If you’re a fan of shell scripts in macOS, you’ve probably noticed how running one will leave you with a useless Terminal window after it’s completed. You can fix this from the Terminal settings.
This method only works if you’re launching a shell script outside of bash, such as by clicking on it in Finder or by setting a custom hotkey to open the program. Otherwise, you’ll just be taken back to the command prompt. You can always use
killall Terminal to make the Terminal app close itself from within a script, but that will close every open Terminal window, so it’s not ideal.
Change This Behaviour in the Profile Settings
Open up the Terminal app from the Dock or your Applications folder, then open the settings by pressing Command+Comma.
In the Settings window, switch to the Profiles tab. The default profile (the one at the top) should be selected by default. In the settings on the right, click the “Shell” tab and then click the “When the shell exits” drop-down menu.
The drop-down menu defaults to “Don’t close the window,” but you’ll want to change this to “Close if the shell exited cleanly.”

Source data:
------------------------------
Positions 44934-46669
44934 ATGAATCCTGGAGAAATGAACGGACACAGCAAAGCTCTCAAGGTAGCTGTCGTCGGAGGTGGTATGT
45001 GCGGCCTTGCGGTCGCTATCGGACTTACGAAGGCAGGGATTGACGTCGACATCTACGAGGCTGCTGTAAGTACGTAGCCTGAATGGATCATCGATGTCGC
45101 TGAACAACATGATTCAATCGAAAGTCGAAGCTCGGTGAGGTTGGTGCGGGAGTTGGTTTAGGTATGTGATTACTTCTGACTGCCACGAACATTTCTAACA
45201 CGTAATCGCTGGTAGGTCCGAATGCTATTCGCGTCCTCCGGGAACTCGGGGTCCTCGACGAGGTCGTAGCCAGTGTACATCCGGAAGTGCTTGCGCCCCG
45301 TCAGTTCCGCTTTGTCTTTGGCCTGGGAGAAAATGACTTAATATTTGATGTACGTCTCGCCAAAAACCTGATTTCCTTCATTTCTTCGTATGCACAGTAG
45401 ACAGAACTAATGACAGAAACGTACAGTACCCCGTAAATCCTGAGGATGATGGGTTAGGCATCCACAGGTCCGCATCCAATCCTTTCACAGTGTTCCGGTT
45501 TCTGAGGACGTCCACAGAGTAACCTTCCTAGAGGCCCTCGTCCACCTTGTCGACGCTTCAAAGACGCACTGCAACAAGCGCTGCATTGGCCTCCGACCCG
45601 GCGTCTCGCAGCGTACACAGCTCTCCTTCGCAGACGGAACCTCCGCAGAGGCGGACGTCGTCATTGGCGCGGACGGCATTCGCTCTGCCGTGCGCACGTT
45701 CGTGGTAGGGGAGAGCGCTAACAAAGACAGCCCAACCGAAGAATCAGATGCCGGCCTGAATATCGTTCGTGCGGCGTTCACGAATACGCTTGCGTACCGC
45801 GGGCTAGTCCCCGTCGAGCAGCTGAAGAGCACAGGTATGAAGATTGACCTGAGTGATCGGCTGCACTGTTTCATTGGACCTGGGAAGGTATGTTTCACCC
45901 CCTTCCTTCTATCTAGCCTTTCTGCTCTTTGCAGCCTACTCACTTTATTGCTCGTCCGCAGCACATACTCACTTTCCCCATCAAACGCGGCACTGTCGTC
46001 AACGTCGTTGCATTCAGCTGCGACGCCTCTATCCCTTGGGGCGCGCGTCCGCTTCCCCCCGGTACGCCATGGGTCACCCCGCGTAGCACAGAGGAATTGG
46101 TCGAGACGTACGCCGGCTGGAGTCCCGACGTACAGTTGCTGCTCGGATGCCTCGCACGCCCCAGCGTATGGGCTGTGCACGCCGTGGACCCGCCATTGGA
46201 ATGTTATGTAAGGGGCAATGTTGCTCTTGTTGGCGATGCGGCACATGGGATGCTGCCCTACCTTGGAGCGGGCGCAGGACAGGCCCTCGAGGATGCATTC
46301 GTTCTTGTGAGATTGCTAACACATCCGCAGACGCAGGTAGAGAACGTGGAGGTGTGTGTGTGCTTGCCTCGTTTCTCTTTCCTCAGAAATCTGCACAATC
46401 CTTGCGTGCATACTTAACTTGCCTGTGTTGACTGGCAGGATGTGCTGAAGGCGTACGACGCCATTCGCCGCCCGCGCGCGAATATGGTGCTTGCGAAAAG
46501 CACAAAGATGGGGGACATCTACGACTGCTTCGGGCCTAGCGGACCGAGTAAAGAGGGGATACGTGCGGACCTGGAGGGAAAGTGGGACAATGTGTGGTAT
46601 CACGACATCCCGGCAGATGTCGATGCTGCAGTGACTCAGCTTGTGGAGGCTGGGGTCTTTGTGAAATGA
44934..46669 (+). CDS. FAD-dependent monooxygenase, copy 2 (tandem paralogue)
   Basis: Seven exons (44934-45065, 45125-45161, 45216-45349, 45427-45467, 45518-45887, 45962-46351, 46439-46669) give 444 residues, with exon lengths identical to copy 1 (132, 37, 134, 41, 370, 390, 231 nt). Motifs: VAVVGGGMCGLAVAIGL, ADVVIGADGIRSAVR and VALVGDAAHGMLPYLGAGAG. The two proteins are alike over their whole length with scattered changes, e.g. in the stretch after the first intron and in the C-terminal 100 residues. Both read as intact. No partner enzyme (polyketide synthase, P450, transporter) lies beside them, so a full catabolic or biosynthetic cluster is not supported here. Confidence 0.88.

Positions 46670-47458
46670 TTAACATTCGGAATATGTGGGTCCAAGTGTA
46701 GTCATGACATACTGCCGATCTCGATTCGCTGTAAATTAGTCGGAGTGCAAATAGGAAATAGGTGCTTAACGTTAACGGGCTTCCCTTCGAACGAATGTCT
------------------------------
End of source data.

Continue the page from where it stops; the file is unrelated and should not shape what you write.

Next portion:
You can also make it close every time, but this way you’ll still get an error message if a process exits with a nonzero exit status. Keep in mind that you may need to exit the script explicitly with the
exit command to get this behavior in all cases.
Though if you’re launching from Finder, the exit command is automatically appended to the script.
Alternatively, Use iTerm
iTerm2, a popular Terminal replacement for macOS, will automatically close the window when a shell script exits. If you already use iTerm as your default terminal, you may have noticed that shell scripts launched from Finder still open with the stock Terminal app. This means you’ll still have the same issue unless you set scripts to open with iTerm.
You can change which applications scripts open in by right clicking on the script in Finder and then selecting “Get Info.”
There will be a dropdown to change what this script opens with. Set it to iTerm and press “Change All” to apply this change to every script.
By default, if you already have an iTerm window open, it will launch in a separate tab rather than a separate window, and the tab will close automatically when it’s done.
- › 10 Hidden Android 13 Features You Might Have Missed
- › 10 Awesome iPad Features You Should Be Using
- › 7 Features Android Should Steal From iPhone
- › Lenovo ThinkPad Z13 Gen 1 Review: A Vegan Leather Laptop That Means Business
- › Shift+Enter Is a Secret Shortcut Everyone Should Know
- › Keychron Q8 Mechanical Keyboard Review: An Advanced Keyboard for All Uses